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Event Sun Dec 14 2008
Saturday, December 13 was Santa Lucia's Day. Only I wouldn't have known, if we hadn't gone to Tre Kronor--a popular Swedish cafe on Foster--for breakfast. There was a big Christmas tree with lots of golden ornaments, and everywhere on the walls were wreaths with red and gold ribbons. It was bustling as usual with tons of customers filling the dim room with happy buzz, and we were lucky to get a window-side table for two in a quiet corner. On the table was a long white candle that I didn't remember from our last time there.
When the server guy came over to take our order, he mentioned that it was Santa Lucia's Day in Sweden, which is why they had special "saffron buns" on the menu. Instead of our usual side of cinnamon roll, we decided to try a saffron bun, and ordered from the daily specials. We sipped coffee, watching young servers whisk around plates of omelets and eggs Benedicts. In a few minutes, the saffron bun (called lussekatt in Swedish) showed up--it was shaped like a flower with four petals, two of which held a raisin each. Sprinkled with a few rock sugar candy and dyed with threads of saffron, the yeasty bun was rich and moist. Although this rather bland bread wouldn't be my favorite bread, knowing that it was a traditional item associated with this specific day made it feel quite special. (It made me remember all the traditional foods of Japanese holidays in my childhood that had undoubtedly been special in the old days but my modern palate didn't particularly enjoy.)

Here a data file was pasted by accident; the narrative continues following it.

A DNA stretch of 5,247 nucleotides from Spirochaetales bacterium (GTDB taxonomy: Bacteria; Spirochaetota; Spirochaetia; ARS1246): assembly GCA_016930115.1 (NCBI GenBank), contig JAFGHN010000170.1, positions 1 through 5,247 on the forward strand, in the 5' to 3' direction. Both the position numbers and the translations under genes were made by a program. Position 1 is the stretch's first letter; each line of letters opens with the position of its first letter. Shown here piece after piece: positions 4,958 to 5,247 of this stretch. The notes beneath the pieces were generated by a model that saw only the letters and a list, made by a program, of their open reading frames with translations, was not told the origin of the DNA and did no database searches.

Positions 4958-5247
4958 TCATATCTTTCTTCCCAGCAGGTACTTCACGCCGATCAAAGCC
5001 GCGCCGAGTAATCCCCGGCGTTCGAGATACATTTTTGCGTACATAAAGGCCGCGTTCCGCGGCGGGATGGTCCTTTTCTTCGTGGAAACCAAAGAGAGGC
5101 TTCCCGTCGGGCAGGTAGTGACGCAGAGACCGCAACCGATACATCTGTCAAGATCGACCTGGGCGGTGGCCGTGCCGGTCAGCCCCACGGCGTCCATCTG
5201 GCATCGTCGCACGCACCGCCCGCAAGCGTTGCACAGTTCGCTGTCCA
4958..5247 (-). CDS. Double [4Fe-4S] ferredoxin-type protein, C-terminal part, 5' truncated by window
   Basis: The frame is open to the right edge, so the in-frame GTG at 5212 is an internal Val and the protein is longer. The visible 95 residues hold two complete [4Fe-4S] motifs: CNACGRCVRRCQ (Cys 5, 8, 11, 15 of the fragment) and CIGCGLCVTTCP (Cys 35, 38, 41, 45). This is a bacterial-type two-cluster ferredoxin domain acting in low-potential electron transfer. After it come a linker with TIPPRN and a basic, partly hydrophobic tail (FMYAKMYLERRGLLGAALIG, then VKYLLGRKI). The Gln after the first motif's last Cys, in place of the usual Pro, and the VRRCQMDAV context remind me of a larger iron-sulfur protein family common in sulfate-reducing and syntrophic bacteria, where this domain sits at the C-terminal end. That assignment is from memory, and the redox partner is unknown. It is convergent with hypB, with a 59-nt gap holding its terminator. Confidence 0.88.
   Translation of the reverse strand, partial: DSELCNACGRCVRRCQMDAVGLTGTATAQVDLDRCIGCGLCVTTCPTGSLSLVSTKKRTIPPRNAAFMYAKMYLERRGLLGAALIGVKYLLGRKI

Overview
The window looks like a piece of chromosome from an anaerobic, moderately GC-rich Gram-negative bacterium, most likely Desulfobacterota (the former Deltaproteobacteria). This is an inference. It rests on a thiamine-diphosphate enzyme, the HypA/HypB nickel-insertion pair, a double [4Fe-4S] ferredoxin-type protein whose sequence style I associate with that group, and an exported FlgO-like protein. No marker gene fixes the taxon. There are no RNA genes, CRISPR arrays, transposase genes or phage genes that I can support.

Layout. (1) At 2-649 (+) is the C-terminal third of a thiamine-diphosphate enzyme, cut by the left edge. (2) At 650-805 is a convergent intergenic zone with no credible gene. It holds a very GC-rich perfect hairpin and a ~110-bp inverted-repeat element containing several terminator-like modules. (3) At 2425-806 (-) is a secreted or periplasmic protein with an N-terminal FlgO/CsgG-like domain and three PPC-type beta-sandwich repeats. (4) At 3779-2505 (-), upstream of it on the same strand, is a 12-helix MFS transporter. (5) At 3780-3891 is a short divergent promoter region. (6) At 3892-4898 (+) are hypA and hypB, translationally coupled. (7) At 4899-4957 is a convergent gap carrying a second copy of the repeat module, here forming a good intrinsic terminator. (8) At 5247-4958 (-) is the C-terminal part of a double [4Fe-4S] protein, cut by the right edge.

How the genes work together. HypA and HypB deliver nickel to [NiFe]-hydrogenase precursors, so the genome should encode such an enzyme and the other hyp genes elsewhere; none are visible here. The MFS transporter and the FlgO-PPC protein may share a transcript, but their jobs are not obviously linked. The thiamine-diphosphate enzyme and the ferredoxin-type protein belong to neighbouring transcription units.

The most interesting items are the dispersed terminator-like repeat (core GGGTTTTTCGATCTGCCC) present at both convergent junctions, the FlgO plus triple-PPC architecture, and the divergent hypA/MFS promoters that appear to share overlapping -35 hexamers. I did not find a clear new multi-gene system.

As we waited for our crab cake Benedict and smoked salmon Benedict (the server guy informed us that the kitchen was rather slammed at the moment, with a huge party in the upstairs dining room), suddenly a song erupted from somewhere. I looked up, and saw two young women in white robe gingerly walk toward the Christmas tree, singing a cappella. The buzz of the dining room died down completely, as if we'd quickly sank into a soundless ocean bed. One of the women wore, on her head, four white candles attached to a wreath of green pine needles. A red sash was tied around her waist. We listened as they followed the simple, two-part melody of the old Swedish song.
When they finished the song, one of them started explaining the occasion. "If you didn't realize that you are here on a very special day for Swedish people, it's Santa Lucia Day today. It's a day to celebrate light--if you live in northern Europe where you get only a few minutes of sunlight at this time of year, you'd be very happy that starting today, the winter solstice, the sun starts slowly coming back," she chuckled. "In the morning of Santa Lucia Day, the eldest daughter of the family wears candles on her head and goes around the house, singing traditional songs. Or," she added with a grin, "in our case, it's the younger sister because I'd rather have the wax dripping in her hair than mine."
They sang a few more songs, and left, still singing, to pay a visit to the upstairs banquet. There was an air of faint enchantment in the dining room, even after the white-robed sisters left. There was something primordial about the whole event, despite its obvious Christian vestige of Santa Clara holding on to her faith in the face of persecution. Perhaps the gray, windy day just outside the window by our table added to the sense of connection to the people hundreds of years ago who had celebrated the winter solstice in the same manner, many thousands of miles away from where we were sitting. The restaurant gradually dissolved back into its usual Saturday-monring hubbub, with diners discussing their Christmas shopping and servers yelling orders into the kitchen, but the vague sense of warmth and community somehow persisted. It took quite a while till our eggs Benedicts were ready, but we didn't really mind. Our coffee cups were kept warm and full by our attentive server, the candle light flickered, and the pleasure of running into such a magic moment entirely by chance kept us smiling the whole time.